An ideal golf shot has no distinguishable change at the ball, meaning no “hit” at, or “chop” at, like an axe into a tree. There should be no change other that a predetermined* continued acceleration to the finish. Now, this does not mean you can’t hit the ball various distances with the same club. Absolutely you can, and vary the shape and results once it lands. You do this by visualizing a slower or faster body rotation speed. This would be something you practice at the range to see the different results you get based on different efforts, then apply it on the course.
A good way to practice this is to imagine an acceleration speed you want to use from the top of the backswing to the finish. This is not a quick start thing, rather, the swing gathers speed to the finish. This also does not mean you have to speed up a lot. It can be slow and subtle. The reason I say to always accelerate** to the finish is because, with my own experiences and teaching golfers over 30 years, if the swing decelerates, bad results almost always happen. Now, there are some touch shots, trick shots, that you can use where you slow down into or just past the ball, but those are rare. Accelerating to a complete finish almost always produces the best results and remember … “no hit at the ball”. The ball just gets in the way as you’re rotating through to a nice, balanced finish!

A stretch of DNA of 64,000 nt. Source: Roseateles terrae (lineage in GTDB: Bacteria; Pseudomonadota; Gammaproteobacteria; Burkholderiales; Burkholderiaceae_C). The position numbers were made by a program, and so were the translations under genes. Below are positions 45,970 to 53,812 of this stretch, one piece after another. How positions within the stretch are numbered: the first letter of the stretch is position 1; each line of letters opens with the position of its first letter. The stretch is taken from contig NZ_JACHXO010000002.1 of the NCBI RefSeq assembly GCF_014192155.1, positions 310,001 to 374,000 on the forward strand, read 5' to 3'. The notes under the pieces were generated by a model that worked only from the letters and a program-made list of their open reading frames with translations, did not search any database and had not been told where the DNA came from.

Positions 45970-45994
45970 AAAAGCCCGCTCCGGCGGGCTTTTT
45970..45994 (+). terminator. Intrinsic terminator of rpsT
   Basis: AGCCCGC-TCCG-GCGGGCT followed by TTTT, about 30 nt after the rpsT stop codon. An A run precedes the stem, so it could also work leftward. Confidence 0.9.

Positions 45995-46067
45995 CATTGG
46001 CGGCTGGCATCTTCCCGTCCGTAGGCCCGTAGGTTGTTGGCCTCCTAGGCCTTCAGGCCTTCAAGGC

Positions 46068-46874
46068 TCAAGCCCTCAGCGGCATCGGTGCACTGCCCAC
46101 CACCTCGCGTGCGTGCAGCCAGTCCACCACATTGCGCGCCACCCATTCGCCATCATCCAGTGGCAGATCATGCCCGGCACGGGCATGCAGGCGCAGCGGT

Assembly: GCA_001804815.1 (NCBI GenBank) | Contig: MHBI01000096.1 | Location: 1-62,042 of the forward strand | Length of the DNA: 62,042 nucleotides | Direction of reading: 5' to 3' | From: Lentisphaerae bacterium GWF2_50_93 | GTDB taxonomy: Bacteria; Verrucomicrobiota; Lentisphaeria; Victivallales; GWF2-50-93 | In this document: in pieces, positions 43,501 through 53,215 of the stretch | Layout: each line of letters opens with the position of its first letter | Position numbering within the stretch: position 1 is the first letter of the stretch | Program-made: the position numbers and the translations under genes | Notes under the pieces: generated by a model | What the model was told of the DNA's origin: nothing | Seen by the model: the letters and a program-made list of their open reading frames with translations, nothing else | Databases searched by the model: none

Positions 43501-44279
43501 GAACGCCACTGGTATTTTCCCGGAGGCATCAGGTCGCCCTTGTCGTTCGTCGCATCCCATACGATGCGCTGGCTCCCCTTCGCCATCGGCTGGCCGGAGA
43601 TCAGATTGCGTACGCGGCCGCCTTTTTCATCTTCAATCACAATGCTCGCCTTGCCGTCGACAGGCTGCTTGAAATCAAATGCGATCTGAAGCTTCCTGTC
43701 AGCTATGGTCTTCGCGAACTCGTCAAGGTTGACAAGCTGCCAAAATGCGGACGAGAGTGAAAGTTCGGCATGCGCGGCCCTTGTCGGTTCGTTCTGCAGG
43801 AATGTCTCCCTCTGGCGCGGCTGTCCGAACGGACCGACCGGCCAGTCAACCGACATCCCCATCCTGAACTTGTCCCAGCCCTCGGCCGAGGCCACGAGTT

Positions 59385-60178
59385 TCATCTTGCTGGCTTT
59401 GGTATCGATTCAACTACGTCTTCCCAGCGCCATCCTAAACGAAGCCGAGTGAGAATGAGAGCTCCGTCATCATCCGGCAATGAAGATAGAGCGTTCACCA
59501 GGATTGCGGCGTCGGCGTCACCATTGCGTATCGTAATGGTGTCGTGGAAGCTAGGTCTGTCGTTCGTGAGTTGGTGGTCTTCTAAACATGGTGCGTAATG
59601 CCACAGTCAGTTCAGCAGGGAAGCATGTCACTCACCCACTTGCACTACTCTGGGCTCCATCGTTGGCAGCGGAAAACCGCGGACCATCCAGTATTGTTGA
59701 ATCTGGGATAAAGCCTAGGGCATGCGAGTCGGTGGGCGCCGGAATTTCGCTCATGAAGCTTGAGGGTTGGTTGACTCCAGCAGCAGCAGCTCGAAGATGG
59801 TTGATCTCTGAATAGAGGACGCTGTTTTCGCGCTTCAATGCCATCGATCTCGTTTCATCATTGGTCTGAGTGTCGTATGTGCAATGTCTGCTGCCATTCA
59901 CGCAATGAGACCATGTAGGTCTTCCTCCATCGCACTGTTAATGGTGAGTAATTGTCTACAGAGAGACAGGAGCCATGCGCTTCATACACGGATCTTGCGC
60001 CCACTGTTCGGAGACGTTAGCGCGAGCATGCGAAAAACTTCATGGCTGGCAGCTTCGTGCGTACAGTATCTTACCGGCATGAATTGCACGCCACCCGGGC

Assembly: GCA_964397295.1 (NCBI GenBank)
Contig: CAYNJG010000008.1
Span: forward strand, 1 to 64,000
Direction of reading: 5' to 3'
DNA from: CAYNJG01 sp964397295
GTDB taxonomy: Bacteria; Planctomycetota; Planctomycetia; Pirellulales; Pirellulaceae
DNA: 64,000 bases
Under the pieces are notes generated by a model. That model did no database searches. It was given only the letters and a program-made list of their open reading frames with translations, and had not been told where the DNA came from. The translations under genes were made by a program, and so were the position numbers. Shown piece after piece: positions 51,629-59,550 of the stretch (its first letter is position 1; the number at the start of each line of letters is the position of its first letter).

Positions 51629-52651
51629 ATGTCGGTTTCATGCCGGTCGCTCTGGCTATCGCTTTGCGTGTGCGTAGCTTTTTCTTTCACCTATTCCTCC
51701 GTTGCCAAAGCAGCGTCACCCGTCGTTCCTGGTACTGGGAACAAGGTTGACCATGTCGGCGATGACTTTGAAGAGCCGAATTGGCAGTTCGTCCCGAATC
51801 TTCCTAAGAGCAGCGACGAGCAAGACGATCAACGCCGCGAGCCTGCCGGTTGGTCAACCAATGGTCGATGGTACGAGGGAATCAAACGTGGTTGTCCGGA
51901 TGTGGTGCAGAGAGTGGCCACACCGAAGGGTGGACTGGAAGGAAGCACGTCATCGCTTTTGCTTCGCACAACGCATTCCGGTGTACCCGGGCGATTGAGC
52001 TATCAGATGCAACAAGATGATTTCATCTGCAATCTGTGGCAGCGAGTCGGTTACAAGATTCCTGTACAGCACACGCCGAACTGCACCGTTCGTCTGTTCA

* Predetermined means: you imagined or recalled a body rotation speed or a pace, you practiced or used in the past to get the results you want … like a 50 yd distance.
** Accelerate: to smoothly speed up to the finish. This does not have to be much … from, not much at all, to an aggressive “really go after it”. They are both viable and used.